DRAW OF THE WILD

An Artist Pro­motes Wildlife Con­ser­va­tion Through His Paint­ings

Oi Vietnam - - Front Page - TEXT BY LOR­CAN LOVETT POR­TRAIT BY NGOC TRAN ART­WORK BY DAO VAN HOANG

WILDLIFE ARTIST DAO VAN HOAN G is sit­ting next to his easel in his 10th floor apart­ment over­look­ing the Saigon River. De­spite his im­pres­sive oeu­vre, the 52-year-old con­ser­va­tion­ist is quick to down­play his artis­tic cre­dence.

“I don’t con­sider my­self as an artist,” he says. “I don’t have an art back­ground or see things the way an artist sees them, I guess. I don’t know a lot of artists. I don’t ex­change ideas with them. I don’t go to an artists’ club. I feel un­com­fort­able.”

His easel holds an un­fin­ished paint­ing of a rhinoceros, its skin em­a­nat­ing the tex­ture of cracked earth, thick and scorched by the sun. He’s mulling over the idea of in­tro­duc­ing a lit­tle bird to en­hance the scene’s com­po­si­tion.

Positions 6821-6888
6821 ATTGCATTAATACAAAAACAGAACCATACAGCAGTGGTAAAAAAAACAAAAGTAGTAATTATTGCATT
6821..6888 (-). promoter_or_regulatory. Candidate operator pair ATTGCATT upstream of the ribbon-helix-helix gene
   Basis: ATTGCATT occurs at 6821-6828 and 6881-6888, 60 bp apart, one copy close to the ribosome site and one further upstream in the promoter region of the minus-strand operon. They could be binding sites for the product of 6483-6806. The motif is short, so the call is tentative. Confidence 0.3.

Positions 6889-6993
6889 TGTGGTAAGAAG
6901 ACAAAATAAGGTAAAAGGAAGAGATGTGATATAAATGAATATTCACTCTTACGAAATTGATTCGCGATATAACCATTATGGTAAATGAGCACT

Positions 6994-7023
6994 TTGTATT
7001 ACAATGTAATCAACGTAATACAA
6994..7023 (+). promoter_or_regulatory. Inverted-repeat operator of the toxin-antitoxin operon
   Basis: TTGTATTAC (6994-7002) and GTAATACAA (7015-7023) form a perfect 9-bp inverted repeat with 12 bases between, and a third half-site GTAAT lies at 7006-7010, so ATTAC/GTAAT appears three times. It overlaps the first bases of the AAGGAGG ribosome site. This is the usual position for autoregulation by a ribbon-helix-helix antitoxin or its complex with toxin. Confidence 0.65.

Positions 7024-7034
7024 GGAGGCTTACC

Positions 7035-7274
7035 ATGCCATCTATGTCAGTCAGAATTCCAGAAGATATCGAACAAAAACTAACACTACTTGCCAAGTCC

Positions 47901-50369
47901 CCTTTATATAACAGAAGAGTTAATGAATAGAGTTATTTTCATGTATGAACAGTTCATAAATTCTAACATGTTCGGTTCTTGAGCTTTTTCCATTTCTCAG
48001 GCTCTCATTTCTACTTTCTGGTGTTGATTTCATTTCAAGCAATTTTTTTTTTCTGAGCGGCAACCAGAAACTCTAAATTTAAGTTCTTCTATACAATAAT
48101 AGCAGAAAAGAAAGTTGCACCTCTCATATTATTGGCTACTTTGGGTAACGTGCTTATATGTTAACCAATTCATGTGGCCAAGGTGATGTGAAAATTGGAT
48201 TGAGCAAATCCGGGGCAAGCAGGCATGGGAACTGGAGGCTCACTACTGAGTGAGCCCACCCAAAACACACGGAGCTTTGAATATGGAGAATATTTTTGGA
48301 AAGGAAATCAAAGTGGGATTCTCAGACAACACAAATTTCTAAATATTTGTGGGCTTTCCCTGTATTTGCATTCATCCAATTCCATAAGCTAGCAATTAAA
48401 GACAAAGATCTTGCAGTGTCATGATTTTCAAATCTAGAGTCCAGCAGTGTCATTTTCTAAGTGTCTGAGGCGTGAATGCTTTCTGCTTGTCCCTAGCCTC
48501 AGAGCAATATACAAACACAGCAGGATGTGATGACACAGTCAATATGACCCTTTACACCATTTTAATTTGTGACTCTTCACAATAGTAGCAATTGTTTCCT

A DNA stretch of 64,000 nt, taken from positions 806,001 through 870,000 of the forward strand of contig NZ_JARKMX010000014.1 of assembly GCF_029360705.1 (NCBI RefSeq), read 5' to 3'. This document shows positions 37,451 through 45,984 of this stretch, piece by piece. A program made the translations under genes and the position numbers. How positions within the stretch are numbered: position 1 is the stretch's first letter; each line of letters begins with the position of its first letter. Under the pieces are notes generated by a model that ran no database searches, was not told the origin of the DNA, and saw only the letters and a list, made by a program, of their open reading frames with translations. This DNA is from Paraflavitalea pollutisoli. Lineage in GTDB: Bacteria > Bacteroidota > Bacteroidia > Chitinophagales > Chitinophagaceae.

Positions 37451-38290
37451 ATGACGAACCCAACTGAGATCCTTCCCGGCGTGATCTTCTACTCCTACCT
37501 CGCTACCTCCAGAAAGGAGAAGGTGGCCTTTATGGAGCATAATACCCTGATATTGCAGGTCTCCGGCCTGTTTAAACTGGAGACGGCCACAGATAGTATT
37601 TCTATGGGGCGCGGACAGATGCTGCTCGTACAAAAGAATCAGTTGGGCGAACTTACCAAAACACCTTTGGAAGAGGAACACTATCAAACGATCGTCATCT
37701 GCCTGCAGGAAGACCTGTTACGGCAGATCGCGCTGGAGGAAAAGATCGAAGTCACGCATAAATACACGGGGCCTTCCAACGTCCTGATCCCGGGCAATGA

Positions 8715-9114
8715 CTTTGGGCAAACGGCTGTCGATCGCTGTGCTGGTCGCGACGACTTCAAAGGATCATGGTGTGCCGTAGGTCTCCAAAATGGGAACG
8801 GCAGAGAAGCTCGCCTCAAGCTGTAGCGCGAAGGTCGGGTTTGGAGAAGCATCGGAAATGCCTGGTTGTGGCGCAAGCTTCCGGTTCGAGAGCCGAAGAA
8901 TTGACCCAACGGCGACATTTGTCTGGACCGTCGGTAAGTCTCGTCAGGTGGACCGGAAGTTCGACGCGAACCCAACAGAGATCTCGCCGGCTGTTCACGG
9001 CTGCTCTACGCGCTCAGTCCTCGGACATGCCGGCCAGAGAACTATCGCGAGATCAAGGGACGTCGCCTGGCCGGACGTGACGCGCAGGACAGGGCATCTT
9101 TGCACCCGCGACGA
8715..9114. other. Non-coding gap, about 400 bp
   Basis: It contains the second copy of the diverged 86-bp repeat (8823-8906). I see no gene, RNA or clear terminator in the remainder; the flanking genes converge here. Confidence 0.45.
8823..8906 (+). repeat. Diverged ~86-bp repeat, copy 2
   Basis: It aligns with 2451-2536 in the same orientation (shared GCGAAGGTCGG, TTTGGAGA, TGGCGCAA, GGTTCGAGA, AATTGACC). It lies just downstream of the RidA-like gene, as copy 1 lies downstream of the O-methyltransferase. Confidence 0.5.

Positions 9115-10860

Soft af­ter­noon light pours over his book­shelves stacked with ti­tles such as Pri­mates of Viet­nam and Fishes

of the Mekong and colors the cu­ri­ous sou­venirs of a well-sea­soned trav­eler; a wooden gecko, a hand-painted boomerang, an­tique cam­eras sal­vaged from Parisian bou­tiques.

But most in­trigu­ing are the can­vasses, which cap­ture the hid­den idio­syn­cra­sies of an­i­mals in a way more mem­o­rable and per­ma­nent than pho­tog­ra­phy. One por­trays the gen­tle cu­rios­ity of a tiger, an­other the flu­id­ity of pa­cific reef herons fly­ing over the sea of Muine.

Greater bam­boo lemur, Mada­gas­car

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